• It stores data in a Round Robin Database. As the data captured gets older, the resolution becomes less refined. This keeps the footprint small and still useful in most cases.
  • It can create graphs by using command-line arguments to generate them from the data it has captured.

To install RRDTool, run the following (tested on versions 1.3.4 and 1.3.6):

cd /tmp/
tar zxvf rrdtool*
cd rrdtool-*
./configure --prefix=/usr
make -j8
make install
which rrdtool
ldconfig  # make sure you have the new rrdtool libraries linked.

Now that you have all prerequisites, let’s install Ganglia. Download the ganglia-3.1.1.tar.gz file and place it in the /tmp directory of your monitoring server. Then do the following:

cd /tmp/
tar zxvf ganglia*gz
cd ganglia-3.1.1/
./configure --with-gmetad
make -j8
make install


Configuring Ganglia

Now that the basic installation is done, there are several configuration items.

Do the following steps:

  1. Command line file manipulations.
  2. Modify /etc/ganglia/gmond.conf.
  3. Take care of multi-homed machines.
  4. Start it up on a management server.

Step 1: Command line file manipulations

As shown in the following:

cd /tmp/ganglia-3.1.1/   # you should already be in this directory
mkdir -p /var/www/html/ganglia/  # make sure you have apache installed
cp -a web/* /var/www/html/ganglia/   # this is the web interface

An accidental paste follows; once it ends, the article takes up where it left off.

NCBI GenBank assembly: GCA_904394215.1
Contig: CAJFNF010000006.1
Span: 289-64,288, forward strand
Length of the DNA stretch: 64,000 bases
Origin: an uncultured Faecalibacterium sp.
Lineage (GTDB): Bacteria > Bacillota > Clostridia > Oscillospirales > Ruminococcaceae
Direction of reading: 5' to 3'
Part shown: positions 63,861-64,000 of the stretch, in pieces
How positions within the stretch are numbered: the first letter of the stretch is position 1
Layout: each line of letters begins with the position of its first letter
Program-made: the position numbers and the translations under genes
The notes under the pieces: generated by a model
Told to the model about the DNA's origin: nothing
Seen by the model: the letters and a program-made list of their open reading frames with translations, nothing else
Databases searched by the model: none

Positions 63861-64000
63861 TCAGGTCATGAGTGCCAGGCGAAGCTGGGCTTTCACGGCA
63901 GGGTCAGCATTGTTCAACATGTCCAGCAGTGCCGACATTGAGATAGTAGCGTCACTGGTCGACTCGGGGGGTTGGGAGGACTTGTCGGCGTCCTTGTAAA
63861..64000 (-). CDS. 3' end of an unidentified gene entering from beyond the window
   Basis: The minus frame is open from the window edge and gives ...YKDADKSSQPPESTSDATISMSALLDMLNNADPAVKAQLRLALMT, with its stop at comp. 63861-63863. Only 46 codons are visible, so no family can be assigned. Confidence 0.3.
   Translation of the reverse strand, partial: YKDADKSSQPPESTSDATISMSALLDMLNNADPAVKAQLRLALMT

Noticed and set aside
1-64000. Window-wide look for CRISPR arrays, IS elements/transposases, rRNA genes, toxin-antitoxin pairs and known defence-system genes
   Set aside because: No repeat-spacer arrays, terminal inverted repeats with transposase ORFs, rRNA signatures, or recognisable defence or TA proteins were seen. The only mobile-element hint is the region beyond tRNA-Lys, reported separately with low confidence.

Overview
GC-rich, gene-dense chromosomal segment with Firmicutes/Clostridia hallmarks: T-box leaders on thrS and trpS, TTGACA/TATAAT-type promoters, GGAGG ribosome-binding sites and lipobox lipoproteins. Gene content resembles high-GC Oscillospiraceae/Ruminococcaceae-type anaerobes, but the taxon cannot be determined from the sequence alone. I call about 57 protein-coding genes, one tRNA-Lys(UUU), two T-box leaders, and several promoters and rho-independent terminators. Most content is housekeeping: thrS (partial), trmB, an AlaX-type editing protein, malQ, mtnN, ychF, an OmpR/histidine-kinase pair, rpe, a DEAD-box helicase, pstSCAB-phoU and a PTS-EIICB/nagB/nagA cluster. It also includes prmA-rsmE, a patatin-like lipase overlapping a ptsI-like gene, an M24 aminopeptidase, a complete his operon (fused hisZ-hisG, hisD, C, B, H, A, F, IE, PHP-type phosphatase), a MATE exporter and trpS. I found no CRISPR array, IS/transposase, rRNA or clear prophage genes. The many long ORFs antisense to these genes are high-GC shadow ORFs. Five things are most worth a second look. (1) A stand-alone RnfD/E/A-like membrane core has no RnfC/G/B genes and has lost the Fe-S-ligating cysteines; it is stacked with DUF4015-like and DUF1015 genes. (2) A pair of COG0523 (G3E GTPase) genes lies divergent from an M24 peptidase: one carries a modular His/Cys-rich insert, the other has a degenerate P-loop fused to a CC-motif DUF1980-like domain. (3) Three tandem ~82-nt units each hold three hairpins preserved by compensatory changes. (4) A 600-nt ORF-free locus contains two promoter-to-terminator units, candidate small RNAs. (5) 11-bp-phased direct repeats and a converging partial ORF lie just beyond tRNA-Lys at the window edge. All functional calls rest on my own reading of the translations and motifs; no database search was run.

cp gmetad/gmetad.init /etc/rc.d/init.d/gmetad  # startup script
cp gmond/gmond.init /etc/rc.d/init.d/gmond
mkdir /etc/ganglia  # where config files go
gmond -t | tee /etc/ganglia/gmond.conf  # generate initial gmond config
cp gmetad/gmetad.conf /etc/ganglia/  # initial gmetad configuration
mkdir -p /var/lib/ganglia/rrds  # place where RRDTool graphs will be stored
chown nobody:nobody /var/lib/ganglia/rrds  # make sure RRDTool can write here.
chkconfig --add gmetad  # make sure gmetad starts up at boot time
chkconfig --add gmond # make sure gmond starts up at boot time

Step 2: Modify /etc/ganglia/gmond.conf

Now you can modify /etc/ganglia/gmond.conf to name your cluster. Suppose your cluster name is “fathom”; then you would change name = "unspecified" to name = "fathom".

Step 3: Take care of multi-homed machines

In our sample cluster, eth0 is the public IP address of my system. Our monitoring server talks to the nodes in the cluster via the private network eth1. We need to configure Ganglia multicasting to eth1. This can be done by creating the file /etc/sysconfig/network-scripts/route-eth1. Add the contents dev eth1.

You can then restart the network and make sure routes shows this IP going through eth1 using service network restart. Note: You should put in because that is the ganglia default multicast channel. Change it if you make the channel different or add more.

Step 4: Start it up on a management server

Now you can start it all up on the monitoring server:

service gmond start
service gmetad start